During study entry and follow-up period, data were collected from the centers based on patient’ medical records. Demographics, baseline characteristics, exposure to Ovaleap® and Gonal-f®, comorbidities, concomitant medications, reproductive history, potential confounding factors (relevant measurements performed around the time of the IVF treatment administration cycle), biochemical pregnancy and pregnancy outcome, where applicable, were recorded in specific case report forms for each cohort member. A summary of the information planned to be collected in the routine visits expected during the IVF cycle is provided in Supplementary Table 1. Comorbidities were encoded using the Medical Dictionary for Regulatory Activities (MedDRA, version 19.1). Concomitant medications were encoded according to the WHO drug dictionary (WHODrug) and Anatomical Therapeutic Chemical (ATC) classification system, as appropriate.
Detailed information on the study drug administration was collected including dates of administration, dose, and duration of treatment. In addition, data were collected on the use of GnRH antagonist or GnRH agonist for pituitary desensitization, the use of hCG or GnRH agonists (type, dose, time of administration) for oocyte maturation, medications used in the luteal phase support, and concomitant medications (indication, route of administration, dose, frequency, start and stop dates).
The primary endpoint was incidence proportion of OHSS which was initially identified according to patient symptoms and subsequently validated by physician’s diagnosis and medical records. The secondary endpoint was the severity grade of OHSS cases classified according to the WHO Scientific Group criteria (11) as follows: (a) Grade I (mild) - characterized by ovarian enlargement (ovary size 5 to 7 cm), may be accompanied by abdominal discomfort of varying degrees; (b) Grade II (moderate) - characterized by distinct ovarian cysts (ovary size 8 to 10 cm), accompanied by abdominal pain and tension, nausea, vomiting, and diarrhea; and (c) Grade III (severe) - characterized by enlarged cystic ovaries (ovary size >10 cm), accompanied by ascites and occasionally hydrothorax. In rare cases, Grade III OHSS may be further complicated by the occurrence of thromboembolic events.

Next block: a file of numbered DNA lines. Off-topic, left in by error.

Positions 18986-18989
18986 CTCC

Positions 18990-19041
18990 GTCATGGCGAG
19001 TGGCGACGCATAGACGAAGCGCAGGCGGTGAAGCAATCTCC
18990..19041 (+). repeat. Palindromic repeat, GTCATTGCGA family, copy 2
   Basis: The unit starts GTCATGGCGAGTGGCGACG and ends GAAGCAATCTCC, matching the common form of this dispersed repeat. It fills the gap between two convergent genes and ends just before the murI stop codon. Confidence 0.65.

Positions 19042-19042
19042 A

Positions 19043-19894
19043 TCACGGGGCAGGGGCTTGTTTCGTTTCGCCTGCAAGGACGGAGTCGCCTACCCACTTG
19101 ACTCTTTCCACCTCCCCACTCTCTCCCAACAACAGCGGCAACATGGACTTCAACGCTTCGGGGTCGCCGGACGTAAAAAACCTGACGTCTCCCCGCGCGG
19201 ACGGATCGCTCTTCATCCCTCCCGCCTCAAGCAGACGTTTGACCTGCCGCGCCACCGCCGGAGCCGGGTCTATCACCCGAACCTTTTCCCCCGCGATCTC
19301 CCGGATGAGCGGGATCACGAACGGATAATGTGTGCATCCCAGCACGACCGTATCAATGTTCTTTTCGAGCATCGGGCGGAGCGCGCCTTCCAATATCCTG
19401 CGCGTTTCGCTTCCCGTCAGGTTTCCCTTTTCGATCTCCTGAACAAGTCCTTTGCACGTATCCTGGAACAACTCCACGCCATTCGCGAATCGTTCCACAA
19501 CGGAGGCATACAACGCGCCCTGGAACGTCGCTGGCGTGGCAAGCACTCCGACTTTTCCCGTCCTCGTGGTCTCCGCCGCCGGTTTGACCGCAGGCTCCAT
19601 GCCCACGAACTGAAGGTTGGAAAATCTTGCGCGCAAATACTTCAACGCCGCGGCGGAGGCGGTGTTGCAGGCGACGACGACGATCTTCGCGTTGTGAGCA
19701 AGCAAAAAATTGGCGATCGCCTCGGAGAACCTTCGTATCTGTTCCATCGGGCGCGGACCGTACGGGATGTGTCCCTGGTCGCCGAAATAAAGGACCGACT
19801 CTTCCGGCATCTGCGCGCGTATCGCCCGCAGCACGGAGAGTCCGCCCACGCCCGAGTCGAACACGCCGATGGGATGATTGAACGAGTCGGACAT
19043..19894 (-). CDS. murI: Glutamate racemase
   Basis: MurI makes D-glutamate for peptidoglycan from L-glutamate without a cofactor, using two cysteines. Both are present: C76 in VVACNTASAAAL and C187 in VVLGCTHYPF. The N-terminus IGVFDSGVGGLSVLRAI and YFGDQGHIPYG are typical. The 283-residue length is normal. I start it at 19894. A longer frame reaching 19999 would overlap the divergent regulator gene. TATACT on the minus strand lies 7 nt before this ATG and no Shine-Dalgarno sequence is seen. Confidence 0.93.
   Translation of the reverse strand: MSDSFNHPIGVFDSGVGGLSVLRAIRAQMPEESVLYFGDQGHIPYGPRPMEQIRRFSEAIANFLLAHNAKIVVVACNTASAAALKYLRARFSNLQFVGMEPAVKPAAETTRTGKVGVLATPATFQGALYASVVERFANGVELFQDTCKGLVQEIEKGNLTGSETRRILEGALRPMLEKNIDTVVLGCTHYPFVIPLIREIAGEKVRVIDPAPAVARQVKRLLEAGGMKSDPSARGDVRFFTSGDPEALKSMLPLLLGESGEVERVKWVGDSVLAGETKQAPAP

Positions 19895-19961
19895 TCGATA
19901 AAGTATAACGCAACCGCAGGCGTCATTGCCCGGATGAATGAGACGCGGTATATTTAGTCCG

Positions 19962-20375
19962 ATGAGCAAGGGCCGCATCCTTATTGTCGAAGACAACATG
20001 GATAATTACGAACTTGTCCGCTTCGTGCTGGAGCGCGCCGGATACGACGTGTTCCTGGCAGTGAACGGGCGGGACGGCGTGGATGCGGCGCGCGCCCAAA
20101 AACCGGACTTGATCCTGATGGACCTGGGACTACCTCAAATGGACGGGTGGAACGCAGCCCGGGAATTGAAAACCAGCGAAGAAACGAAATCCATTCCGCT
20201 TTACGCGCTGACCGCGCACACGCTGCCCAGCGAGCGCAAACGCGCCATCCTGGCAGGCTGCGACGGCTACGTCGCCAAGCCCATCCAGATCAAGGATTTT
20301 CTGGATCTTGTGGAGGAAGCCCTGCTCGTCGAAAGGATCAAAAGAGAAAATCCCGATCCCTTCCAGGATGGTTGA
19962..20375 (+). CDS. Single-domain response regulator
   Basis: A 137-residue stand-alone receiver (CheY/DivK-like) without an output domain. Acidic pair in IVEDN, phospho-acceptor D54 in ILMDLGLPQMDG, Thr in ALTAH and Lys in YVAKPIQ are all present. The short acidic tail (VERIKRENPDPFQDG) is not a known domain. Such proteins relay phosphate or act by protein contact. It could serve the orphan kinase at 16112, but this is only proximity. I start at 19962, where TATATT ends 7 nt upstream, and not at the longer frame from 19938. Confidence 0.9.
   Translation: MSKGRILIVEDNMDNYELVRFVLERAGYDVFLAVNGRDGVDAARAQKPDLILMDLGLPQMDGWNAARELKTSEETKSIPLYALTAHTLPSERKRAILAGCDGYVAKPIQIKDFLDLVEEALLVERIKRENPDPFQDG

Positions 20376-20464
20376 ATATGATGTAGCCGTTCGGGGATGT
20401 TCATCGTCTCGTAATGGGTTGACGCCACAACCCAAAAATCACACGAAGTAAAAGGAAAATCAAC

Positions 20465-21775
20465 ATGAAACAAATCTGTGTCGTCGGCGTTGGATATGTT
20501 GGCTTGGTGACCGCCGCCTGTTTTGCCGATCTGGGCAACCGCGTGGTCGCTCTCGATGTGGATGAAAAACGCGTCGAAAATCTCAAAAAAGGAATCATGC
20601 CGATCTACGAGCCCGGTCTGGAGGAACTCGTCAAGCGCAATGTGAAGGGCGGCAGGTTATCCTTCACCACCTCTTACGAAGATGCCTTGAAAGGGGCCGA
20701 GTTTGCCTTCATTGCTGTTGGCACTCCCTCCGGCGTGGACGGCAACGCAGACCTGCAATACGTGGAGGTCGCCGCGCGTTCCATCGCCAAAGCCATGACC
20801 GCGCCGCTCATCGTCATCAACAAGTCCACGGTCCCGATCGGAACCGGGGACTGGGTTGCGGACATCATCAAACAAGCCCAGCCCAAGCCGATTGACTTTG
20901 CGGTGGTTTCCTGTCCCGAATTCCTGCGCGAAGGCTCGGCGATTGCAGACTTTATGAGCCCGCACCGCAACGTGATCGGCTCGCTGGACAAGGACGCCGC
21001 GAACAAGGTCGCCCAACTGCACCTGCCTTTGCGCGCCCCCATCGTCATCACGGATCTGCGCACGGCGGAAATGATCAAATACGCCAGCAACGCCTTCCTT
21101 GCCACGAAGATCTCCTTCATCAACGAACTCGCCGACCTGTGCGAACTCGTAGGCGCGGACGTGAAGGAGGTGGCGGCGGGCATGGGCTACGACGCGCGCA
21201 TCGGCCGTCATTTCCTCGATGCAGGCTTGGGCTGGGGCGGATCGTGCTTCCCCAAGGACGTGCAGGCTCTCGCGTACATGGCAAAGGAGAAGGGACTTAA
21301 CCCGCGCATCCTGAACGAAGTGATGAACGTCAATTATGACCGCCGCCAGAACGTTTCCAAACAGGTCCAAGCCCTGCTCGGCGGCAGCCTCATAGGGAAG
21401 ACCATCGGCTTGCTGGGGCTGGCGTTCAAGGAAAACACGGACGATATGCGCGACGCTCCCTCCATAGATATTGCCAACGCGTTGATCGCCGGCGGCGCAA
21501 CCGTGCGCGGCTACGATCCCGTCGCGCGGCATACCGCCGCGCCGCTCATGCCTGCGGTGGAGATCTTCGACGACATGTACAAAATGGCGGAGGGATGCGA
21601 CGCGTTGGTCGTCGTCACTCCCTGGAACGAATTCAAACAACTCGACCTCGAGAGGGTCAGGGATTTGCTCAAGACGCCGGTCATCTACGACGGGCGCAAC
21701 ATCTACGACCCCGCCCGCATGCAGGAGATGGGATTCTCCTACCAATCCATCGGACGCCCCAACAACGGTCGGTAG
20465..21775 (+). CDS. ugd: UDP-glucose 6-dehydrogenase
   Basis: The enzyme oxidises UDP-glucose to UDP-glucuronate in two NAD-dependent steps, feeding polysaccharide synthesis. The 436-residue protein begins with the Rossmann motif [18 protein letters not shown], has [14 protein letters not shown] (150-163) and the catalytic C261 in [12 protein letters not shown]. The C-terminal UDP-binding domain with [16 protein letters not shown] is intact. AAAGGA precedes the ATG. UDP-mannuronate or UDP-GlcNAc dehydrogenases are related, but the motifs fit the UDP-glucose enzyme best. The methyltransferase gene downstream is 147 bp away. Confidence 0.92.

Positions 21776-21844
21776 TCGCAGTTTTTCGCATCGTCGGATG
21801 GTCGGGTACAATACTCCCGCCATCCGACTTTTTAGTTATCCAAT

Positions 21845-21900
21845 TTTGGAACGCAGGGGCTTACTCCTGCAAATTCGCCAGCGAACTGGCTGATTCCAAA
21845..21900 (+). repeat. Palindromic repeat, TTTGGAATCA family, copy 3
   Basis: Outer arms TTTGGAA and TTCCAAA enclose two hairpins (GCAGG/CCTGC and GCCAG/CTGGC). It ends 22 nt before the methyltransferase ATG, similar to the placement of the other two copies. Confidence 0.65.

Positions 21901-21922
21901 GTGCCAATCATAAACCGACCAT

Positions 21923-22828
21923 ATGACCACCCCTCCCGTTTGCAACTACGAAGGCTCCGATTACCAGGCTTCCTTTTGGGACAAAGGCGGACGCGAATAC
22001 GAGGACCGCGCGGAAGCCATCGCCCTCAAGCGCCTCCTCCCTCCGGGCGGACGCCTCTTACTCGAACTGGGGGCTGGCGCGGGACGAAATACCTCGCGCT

Clinical pregnancy was classified as positive in participants who had an ultrasound with a detectable fetal heartbeat. Live birth was defined as deliveries that resulted in a live born neonate.
Based on clinical trial data, the incidence proportion of OHSS was reported to be 3.6% (8). Assuming an OHSS incidence proportion of 4% in both cohorts and a sample size of 410 patients per cohort, the upper limit of the observed one-sided 97.5% confidence interval (CI) for the difference in OHSS incidence proportion between Ovaleap® and Gonal-f® was expected to be less than 4% with 80% power.
The full analysis set included all enrolled patients who received at least one dose of Ovaleap® or Gonal-f®. Patients who received additional FSH products while being treated with Ovaleap® or Gonal-f® were excluded from the full analysis set. A patient that switched between the two treatments prior to receiving the first dose was analyzed according to the treatment received.